GECOM has to do better job on providing info to public

GECOM has to do better job on providing info to public

Dear Editor,

For democracy to stand GECOM cannot lose the battle for truth. Following media coverage on GECOM throughout the election cycle, but more particularly at this period of post voting controversy the public – domestic, regional and international – will benefit greatly from information emanating directly from the Commission. This is a given as GECOM has the constitutional mandate of responsibility for many of these processes which are under review by the external public.

As a workers’ representative and being personally concerned about the accuracy of non-GECOM information and its impact on the public about matters that GECOM has first-hand information of, I am calling on GECOM to provide this nation with a daily, or otherwise determined, convenient schedule of updates. Where necessary corrections of every bit of information that is placed in the public domain and can affect public confidence in the process should be addressed via all available media. Of note, GECOM’s Facebook account that can be an accessible source of information was addressed on the 2nd, 3rd and 17th only in the month of March when so many contentious issues have occurred.

GECOM does itself no well by remaining silent and being drowned in a tsunami of information put forward by sources that may not have a vested interest in supporting GECOM’s independence and ability to perform its constitutional duty without interference. In Stabroek News, the 20th March, 2020 it is insinuated in an article captioned `Six parties call for vote recount -urge protection of ballot boxes’ that the ballot boxes, particularly those of Region 4, are at risk of being compromised. In another article recently, state police guarding the boxes also surfaced as an issue of mistrust. These are just examples of the many areas of information that require clarification for they serve to undermine public trust and the credibility of this constitutional office.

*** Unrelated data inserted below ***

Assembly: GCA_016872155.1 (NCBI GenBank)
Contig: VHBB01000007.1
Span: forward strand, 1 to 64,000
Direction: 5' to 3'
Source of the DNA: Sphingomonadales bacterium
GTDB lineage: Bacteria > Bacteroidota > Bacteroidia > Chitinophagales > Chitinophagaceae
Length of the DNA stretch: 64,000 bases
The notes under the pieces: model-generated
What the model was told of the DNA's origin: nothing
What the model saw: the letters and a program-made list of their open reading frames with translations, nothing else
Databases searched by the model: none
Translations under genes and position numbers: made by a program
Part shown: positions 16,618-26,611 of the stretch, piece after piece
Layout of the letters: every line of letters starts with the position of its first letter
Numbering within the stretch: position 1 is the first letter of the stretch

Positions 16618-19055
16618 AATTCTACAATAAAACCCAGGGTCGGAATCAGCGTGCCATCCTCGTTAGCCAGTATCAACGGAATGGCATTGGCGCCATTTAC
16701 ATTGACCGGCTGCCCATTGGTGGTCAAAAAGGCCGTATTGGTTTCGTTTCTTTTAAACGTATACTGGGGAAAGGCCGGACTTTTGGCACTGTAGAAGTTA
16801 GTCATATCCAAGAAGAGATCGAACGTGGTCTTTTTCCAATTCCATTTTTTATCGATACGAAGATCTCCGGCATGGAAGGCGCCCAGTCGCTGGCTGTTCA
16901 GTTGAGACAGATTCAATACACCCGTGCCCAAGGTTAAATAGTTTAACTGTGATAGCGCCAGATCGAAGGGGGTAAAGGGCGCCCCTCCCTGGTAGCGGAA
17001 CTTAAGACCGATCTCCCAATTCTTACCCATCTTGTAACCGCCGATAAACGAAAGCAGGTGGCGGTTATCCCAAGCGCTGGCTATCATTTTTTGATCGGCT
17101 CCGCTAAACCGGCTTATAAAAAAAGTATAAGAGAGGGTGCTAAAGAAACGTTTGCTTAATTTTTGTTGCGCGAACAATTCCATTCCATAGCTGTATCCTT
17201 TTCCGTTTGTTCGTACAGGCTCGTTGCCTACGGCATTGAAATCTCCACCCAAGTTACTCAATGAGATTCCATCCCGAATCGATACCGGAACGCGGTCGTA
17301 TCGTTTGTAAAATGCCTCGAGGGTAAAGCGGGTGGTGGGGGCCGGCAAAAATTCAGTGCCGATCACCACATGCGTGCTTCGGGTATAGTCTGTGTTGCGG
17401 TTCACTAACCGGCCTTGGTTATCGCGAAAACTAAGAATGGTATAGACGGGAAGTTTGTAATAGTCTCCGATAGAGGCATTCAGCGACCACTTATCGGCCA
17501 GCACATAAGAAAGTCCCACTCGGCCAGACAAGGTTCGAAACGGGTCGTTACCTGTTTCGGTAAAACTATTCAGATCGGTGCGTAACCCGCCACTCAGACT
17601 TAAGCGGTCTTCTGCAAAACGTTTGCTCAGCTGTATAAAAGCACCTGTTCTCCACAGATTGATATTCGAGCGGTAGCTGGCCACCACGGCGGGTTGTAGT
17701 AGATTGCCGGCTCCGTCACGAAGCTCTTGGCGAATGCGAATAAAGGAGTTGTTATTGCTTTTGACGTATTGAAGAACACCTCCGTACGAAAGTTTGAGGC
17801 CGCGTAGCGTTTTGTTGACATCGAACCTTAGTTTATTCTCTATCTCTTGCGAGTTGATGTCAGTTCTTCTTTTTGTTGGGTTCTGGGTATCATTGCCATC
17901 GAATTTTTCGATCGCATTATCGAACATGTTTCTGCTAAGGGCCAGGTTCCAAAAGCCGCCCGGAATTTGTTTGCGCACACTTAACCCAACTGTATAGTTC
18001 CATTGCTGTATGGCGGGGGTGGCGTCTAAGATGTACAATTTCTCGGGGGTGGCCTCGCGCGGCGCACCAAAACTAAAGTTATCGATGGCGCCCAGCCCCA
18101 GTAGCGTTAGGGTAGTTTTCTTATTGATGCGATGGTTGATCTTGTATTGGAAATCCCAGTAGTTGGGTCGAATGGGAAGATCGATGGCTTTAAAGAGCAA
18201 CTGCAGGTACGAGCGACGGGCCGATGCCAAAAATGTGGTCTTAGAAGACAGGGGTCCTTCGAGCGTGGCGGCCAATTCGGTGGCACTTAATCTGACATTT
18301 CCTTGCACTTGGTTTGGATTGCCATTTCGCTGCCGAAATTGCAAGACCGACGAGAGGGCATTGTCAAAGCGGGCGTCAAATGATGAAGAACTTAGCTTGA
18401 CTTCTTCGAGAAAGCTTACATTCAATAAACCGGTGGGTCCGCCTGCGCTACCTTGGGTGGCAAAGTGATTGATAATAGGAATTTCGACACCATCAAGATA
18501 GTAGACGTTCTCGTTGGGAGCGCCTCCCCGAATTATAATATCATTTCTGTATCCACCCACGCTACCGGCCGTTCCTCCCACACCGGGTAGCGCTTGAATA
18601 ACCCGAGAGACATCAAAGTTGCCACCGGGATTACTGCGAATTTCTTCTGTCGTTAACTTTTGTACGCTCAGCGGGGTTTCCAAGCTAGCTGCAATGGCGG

GECOM is reminded that as often as information that threatens its public image, independence and credibility is made public, an immediate response becomes absolutely necessary, if the Commission’s public image and ability to perform its constitutional duty without external interference is to be upheld.  GECOM must take responsibility for disseminating information that will contribute to creating a post electoral communication environment driven by valid and credible facts. If democracy is to stand GECOM cannot afford to lose this battle to destroy its truth with information influencing public opinion against it.

Yours faithfully,

Lincoln Lewis

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